Local News

Homewood District 153 budget will balance with referendum funds

The District 153 school board approved a balanced 2018 budget of $22.26 million because of an additional $640,000 raised in the 2016 referendum.
Revenues, expected at $21.62 million, cannot meet all the expenses despite the administration’s best attempts at holding the line on costs.  The board unanimously approved the budget at its Sept. 18 meeting.
Taxpayers cover 64 percent of the budget, 4 percent is from federal grants and 32 percent comes from the state of Illinois through General Student Aid (GSA) and grants for categoricals, such as special education costs and transportation expenses.
Homewood residents approved a referendum in April 2016 that gave District 153 the ability to sell $9 million in bonds to cover unfunded school expenses over the next seven years. The bond money will close the $640,000 gap in this budget.
The Illinois Legislature approved a new funding package for schools in August. It guarantees that no district will receive less money than it received last school year. Additional dollars will be allocated using an “evidence based” model, although the state hasn’t yet told schools what the model’s specifics are.
Superintendent Dale Mitchell said the state has designated four tiers in its new evidence based model for school funding.  Tier 1 includes the poorest districts. District 153 is in Tier 2 because its school funding is considered 68 percent adequate. 
He believes Homewood schools will see an increase in funding, but he is not sure how much more will be coming. The district will probably amend this budget in spring to reflect the real numbers.
“Things are starting to turn around from 10 years of stagnation,” Mitchell said. The district added another kindergarten class in August because enrollment jumped from 160 to 196 students. Class sizes in first and second grades also showed increases.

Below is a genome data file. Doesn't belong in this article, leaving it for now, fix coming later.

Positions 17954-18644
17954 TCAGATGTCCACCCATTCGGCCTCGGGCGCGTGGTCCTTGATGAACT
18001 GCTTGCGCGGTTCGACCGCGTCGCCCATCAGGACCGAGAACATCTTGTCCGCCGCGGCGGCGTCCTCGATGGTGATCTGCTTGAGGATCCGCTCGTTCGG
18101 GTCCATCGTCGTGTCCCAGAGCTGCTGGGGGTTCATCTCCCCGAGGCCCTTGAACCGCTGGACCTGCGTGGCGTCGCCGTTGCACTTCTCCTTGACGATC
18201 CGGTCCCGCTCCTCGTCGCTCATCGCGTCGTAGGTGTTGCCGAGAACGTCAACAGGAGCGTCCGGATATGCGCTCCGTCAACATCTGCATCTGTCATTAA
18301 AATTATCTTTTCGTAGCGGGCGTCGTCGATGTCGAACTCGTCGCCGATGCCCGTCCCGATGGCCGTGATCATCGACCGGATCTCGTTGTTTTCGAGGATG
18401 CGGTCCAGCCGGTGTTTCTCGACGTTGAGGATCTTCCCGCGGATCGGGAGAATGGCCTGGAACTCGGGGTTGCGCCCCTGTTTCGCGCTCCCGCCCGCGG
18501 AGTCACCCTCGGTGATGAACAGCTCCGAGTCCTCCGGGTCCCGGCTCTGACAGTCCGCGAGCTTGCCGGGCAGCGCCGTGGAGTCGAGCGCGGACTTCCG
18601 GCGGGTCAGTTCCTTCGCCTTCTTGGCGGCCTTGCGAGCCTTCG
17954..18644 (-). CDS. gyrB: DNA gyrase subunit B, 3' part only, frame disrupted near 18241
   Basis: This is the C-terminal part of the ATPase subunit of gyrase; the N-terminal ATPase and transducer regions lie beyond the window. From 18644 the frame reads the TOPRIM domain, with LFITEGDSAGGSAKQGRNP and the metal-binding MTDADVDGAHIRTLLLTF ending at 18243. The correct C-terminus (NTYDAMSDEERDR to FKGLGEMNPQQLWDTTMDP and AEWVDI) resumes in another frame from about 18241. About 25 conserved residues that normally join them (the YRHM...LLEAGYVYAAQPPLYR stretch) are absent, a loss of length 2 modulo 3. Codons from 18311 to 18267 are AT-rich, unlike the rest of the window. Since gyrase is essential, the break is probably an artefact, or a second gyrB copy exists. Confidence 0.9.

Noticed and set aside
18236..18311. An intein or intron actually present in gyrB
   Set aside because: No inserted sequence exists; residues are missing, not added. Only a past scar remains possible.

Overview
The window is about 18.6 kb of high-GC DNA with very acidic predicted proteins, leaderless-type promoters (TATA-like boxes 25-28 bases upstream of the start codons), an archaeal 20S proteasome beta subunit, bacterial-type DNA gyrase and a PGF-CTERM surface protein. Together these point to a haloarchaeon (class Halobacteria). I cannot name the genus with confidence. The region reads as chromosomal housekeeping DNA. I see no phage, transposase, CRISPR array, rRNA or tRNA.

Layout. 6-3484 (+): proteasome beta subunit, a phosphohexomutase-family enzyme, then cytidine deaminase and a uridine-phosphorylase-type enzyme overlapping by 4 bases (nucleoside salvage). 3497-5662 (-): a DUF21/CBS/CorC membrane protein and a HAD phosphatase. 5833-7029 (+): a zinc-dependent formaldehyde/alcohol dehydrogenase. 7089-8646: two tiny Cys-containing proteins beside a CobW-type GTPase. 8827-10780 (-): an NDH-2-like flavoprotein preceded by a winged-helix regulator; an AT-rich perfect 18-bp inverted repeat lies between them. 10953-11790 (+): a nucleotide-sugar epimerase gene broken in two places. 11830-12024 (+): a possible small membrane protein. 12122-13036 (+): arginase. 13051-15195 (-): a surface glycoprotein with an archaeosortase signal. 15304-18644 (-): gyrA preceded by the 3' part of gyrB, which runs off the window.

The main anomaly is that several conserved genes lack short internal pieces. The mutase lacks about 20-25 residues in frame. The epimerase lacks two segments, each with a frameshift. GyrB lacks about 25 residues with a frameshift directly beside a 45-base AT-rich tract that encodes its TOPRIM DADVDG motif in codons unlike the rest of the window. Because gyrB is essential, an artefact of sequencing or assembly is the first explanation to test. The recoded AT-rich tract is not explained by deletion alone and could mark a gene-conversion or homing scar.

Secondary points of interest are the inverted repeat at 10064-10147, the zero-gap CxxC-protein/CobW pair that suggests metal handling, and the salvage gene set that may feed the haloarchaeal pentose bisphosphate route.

“Is it a trend or a blip?” he wondered. “We can’t say just yet.” It won’t mean any immediate state support increases, however, because it takes months for the state to recognize the need for additional GSA money due to upward student enrollment.
Overall enrollment is 2,002 children: 660 at Willow School, 616 at Churchill School and 726 at Hart School. Mitchell said Willow and Churchill are at or near capacity. 
In other business, the board offered a moment of silence in memory of Willow School kindergarten teacher Jen Boyer who died Sept. 12 after a short illness. She joined the staff five years ago after completing her student teaching at Willow. She previously was a teacher at Ingalls Memorial Hospital daycare program and a camp counselor for the Homewood-Flossmoor Park District.

The board applauded its Hart baseball team that advanced to sectionals in the Illinois Elementary School Association’s league play after defeating Flossmoor’s Parker Junior High 5-1 in regional play Monday, Sept. 18. Hart will next play Manteno Middle School on Saturday in Manteno.

The Jerry Morin Educational Excellence Award was presented to staff for their outstanding efforts last school year. Recipients are Jenifer Keating, a Hart School math teacher; Vickie Nieto, a third grade teacher at Churchill School; Denise Mastela, a physical education teacher at Willow School; and Ann Snedden, district office staff member.

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